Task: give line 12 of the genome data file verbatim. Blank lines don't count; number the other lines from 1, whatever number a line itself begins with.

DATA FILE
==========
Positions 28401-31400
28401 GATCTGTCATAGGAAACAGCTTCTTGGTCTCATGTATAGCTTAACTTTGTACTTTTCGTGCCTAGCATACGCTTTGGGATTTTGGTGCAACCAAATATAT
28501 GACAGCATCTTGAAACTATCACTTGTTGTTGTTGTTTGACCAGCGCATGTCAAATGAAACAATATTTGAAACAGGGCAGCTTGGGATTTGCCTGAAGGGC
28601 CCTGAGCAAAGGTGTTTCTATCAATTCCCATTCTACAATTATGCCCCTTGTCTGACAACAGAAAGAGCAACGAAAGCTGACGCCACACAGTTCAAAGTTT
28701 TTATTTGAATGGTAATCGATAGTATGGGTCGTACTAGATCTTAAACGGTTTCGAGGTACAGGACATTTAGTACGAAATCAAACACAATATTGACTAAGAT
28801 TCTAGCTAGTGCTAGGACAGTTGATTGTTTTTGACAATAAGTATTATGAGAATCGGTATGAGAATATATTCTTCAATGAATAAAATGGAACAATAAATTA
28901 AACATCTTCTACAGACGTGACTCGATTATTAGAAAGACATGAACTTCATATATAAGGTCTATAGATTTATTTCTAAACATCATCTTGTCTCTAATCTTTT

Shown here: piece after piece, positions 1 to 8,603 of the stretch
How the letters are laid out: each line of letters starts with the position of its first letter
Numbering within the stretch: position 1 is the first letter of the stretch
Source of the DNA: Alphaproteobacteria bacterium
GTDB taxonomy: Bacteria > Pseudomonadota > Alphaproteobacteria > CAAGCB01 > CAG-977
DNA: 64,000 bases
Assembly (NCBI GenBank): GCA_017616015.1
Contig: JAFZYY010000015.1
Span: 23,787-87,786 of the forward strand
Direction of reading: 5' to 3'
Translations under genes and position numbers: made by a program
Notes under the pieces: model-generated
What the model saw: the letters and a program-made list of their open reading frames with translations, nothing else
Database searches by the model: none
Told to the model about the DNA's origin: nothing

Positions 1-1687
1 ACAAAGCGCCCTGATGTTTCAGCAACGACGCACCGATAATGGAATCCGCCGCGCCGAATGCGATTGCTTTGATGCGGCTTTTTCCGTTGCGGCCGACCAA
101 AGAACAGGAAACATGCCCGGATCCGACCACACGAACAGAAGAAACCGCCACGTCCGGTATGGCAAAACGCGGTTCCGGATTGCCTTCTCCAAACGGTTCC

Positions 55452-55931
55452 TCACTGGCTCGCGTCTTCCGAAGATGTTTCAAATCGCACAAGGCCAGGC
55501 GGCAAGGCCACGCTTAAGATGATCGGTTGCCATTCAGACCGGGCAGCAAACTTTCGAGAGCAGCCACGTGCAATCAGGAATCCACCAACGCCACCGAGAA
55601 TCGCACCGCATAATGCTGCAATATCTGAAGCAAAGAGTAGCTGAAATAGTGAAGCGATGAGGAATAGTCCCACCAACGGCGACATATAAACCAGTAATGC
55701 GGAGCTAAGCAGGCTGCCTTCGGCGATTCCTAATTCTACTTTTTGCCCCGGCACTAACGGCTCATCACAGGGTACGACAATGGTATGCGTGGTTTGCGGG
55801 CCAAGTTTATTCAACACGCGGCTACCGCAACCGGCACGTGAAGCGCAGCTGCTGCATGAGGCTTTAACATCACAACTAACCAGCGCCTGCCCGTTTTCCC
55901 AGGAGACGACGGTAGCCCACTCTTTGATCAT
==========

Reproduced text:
GTDB taxonomy: Bacteria > Pseudomonadota > Alphaproteobacteria > CAAGCB01 > CAG-977